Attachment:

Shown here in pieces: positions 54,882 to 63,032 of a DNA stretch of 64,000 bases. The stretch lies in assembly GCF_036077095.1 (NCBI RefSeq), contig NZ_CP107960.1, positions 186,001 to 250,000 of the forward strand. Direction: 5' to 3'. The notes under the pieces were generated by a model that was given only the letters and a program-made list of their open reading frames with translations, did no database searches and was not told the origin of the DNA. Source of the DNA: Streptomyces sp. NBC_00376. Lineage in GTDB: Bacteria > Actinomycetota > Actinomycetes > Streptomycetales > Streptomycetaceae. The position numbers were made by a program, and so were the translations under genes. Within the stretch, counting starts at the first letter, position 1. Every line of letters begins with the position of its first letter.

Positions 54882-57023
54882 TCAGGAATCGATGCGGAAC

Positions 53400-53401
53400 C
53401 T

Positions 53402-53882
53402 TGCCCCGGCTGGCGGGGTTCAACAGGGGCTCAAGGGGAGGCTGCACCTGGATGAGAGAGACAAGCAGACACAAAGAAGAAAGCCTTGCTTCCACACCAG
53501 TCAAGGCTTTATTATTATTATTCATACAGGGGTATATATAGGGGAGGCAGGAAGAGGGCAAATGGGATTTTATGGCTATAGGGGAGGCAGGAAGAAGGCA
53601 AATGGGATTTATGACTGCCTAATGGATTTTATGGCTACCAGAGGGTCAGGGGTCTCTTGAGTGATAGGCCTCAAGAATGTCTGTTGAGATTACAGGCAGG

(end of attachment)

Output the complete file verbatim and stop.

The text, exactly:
Shown here in pieces: positions 54,882 to 63,032 of a DNA stretch of 64,000 bases. The stretch lies in assembly GCF_036077095.1 (NCBI RefSeq), contig NZ_CP107960.1, positions 186,001 to 250,000 of the forward strand. Direction: 5' to 3'. The notes under the pieces were generated by a model that was given only the letters and a program-made list of their open reading frames with translations, did no database searches and was not told the origin of the DNA. Source of the DNA: Streptomyces sp. NBC_00376. Lineage in GTDB: Bacteria > Actinomycetota > Actinomycetes > Streptomycetales > Streptomycetaceae. The position numbers were made by a program, and so were the translations under genes. Within the stretch, counting starts at the first letter, position 1. Every line of letters begins with the position of its first letter.

Positions 54882-57023
54882 TCAGGAATCGATGCGGAAC

Positions 53400-53401
53400 C
53401 T

Positions 53402-53882
53402 TGCCCCGGCTGGCGGGGTTCAACAGGGGCTCAAGGGGAGGCTGCACCTGGATGAGAGAGACAAGCAGACACAAAGAAGAAAGCCTTGCTTCCACACCAG
53501 TCAAGGCTTTATTATTATTATTCATACAGGGGTATATATAGGGGAGGCAGGAAGAGGGCAAATGGGATTTTATGGCTATAGGGGAGGCAGGAAGAAGGCA
53601 AATGGGATTTATGACTGCCTAATGGATTTTATGGCTACCAGAGGGTCAGGGGTCTCTTGAGTGATAGGCCTCAAGAATGTCTGTTGAGATTACAGGCAGG